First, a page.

In 1965, he returned to Canada where he began to teach in Toronto. In 1966, the Dharma Centre of Canada was established and a 400 acre meditation property near Kinmount Ontario was purchased. The Bhikkhu, as he was known at that time, taught mostly in Toronto for about 8 months each year and then encouraged students to travel and study dharma with him during the remaining 4 months. It was during one of these many trips that he went to Rumtek in Sikkim and met with H. H. the 16th Karmapa who recognised him as a tulku. At this time, Rinpoché didn’t feel that there was any point in re-ordaining in the Tibetan tradition since the vows were the same as those he was already carrying. He returned to Canada, continuing to teach as Ananda Bodhi. At this time many of his students were young Canadians from the hippie era. It was a time of great experimentation and challenging of all traditions. Moving in the flow of this energy, he taught a wide range of approaches to awakening using all the main traditions of Buddhism along with psychotherapy, western science, art, philosophy, movement and dance, and many other disciplines. This was a very rich experimental time as he investigated what activities would most help to liberate beings. During this time he must have contemplated the value in using the Tibetan tradition as a vehicle for helping beings.
Shortly after I began to study with the Bhikkhu in 1970 we travelled to India and on to Rumtek with 108 people. During this visit Rinpoché was re-ordained by H. H. the 16th Karmapa and, ever since then, he has been known as Karma Tenzin Dorje Namgyal Rinpoché.
From this time till his death, Rinpoché travelled all over the world, continuously teaching, exploring, and supporting the establishment of many centres for the study and practice of Buddhadharma. He showed us a path of dharma, an immense mandala of bodhisattva activity, that was open and willing to explore every facet of life. Outwardly eclectic in expression, there was nothing that didn’t have a place in this vast vehicle of awakening, however, although we explored so many facets of life, the teaching and practice always came back to the essence Mahamudra, the cultivation of mindfulness, and the active work of flowering many forms of compassion into the world for the benefit of all beings.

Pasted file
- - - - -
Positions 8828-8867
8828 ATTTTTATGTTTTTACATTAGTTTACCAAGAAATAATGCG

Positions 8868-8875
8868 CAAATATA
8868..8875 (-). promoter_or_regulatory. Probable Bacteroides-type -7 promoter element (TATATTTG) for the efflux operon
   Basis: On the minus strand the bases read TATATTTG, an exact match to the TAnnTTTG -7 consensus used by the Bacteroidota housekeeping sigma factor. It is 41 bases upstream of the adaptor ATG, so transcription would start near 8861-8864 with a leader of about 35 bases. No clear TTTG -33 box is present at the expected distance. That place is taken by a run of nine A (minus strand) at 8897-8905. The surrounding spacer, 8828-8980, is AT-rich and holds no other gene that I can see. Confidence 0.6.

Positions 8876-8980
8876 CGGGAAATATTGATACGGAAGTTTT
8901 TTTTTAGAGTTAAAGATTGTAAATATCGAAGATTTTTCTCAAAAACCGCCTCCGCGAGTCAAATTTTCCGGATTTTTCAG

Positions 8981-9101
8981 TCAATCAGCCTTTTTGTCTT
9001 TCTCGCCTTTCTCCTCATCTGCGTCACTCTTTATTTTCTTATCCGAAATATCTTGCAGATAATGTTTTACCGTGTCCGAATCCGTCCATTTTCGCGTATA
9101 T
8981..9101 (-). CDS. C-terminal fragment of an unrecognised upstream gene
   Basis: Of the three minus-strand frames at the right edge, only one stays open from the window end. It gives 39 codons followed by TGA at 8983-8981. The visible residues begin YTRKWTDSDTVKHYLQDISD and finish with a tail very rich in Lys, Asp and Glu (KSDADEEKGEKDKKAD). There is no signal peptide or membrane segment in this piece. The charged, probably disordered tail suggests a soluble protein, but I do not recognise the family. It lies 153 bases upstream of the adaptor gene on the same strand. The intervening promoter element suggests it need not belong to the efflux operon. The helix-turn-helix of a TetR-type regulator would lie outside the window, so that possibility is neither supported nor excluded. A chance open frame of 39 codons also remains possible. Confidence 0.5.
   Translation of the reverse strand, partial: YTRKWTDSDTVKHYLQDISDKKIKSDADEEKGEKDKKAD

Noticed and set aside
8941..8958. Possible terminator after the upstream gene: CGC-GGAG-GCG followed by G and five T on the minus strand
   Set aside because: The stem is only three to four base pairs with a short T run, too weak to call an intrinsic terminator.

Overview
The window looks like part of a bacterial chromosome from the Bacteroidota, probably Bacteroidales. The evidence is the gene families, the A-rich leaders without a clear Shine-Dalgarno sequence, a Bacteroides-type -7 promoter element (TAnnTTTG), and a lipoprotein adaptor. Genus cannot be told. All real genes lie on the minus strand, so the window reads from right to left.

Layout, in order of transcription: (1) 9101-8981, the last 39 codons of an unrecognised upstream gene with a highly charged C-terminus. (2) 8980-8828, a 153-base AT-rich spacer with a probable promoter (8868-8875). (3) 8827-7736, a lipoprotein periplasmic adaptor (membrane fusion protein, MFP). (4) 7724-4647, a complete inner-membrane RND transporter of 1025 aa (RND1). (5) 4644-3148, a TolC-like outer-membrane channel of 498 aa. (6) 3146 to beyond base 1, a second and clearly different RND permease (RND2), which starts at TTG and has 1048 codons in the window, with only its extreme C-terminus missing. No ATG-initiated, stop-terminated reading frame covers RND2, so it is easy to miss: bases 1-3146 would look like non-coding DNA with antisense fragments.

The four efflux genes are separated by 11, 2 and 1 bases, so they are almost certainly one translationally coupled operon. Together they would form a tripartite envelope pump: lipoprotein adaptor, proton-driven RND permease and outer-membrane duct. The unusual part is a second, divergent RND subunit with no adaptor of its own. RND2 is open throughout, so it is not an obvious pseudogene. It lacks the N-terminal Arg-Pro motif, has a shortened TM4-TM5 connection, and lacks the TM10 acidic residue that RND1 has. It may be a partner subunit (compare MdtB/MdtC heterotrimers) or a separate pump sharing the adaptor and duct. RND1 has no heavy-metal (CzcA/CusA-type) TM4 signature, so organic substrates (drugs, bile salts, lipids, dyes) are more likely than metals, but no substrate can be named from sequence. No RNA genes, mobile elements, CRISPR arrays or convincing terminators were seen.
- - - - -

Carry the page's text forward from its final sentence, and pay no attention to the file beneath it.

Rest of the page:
Over the years, his life has directly and indirectly touched an extraordinary number and range of people so that even though he is no longer with us in the flesh, the ripples of his teaching continue to spread throughout the world. Some of his students have become very skilled and competent teachers of dharma in their own right so that they and the centres that they have helped establish, continue to flourish with myriad activities benefiting many beings, especially in New Zealand, Australia, Japan, Canada and Europe.
The Wangapeka Study and Retreat Centre is one of the centres inspired into existence by the life and teaching of Namgyal Rinpoché. On his second last visit, he was talking about the possibility of establishing in NZ a new centre for the practice of Dharma according to the Sakya tradition of Tibetan Buddhism. One person asked if the Wangapeka could be that centre. He said, “No, not the Wangapeka. This centre is for the development of new experimental forms and expressions of the dharma.” In a way, this was what the life of Namgyal Rinpoché was very much about. He was a bridge from the great ancient traditions of unfolding, to the space age modern, world wide web world.
Rinpoché was many things to many beings. He was an upholder of tradition, and simultaneously, an innovator and integrator of new unfolding pathways. He travelled extensively all over the world. He inspired myriad people to step out of their comfort zones to explore and to make themselves available to compassionately help others. For some he was the archetypal Tibetan Rinpoché; for some, the Bhikkhu; for some the Master of the Lodge; for some the Professor. For some he was a cosmic travel agency. For some he was a collector of exotica. For some he was a charlatan and a focus of fantasy and gossip. For some he was the most alive human being they ever met. But who was he for himself? As he said to me many years ago on a Polish ship off the coast of Kenya,
“I’m sunyata … plus whatever anyone else wants to project.”
It has taken me years to realise that this statement applies to all of us.
It has been wondrous to have lived so many years knowing him, an extraordinary manifestation of Emptiness and vast compassionate activity.
May the wholesomeness of the teachings that he has given so freely to so many beings continue to grow and flourish for the sake of many beings yet to come.
“Namgyal Rinpoche communicated a sense of urgency for preserving the great wisdom teachings and esoteric practices of all cultures. Through deep study of the sutra record, his own training in Burma and Sri Lanka and the inspiration of his mind-stream, he revitalized the 40 classical meditations taught by Sakyamuni Buddha. Right up to a few days before his passing, he continued to teach profound methods for engaging with the complex practices of Vajrayana that opened these mind-environments to western students in a way we could embrace, understand, skillfully practice and master. He adapted forms from the great traditions of western mysteries to provide a liberation vehicle for householders. Through scuba diving, music, science, art, psychotherapy and travel he embodied enlightenment and demonstrated the universal nature of the human coding to Awaken. In addition, he crafted new forms of inner exploration, purification and realization. He said that these new practices provided a complete path in themselves, devised by a western mind, inspired by western knowledge, for western students.” Bonni Ross
Many of these photos came via Wesley Knapp who has an historical archive of Namgyal recordings, images and documents you can visit the website here: http://namgyal.ca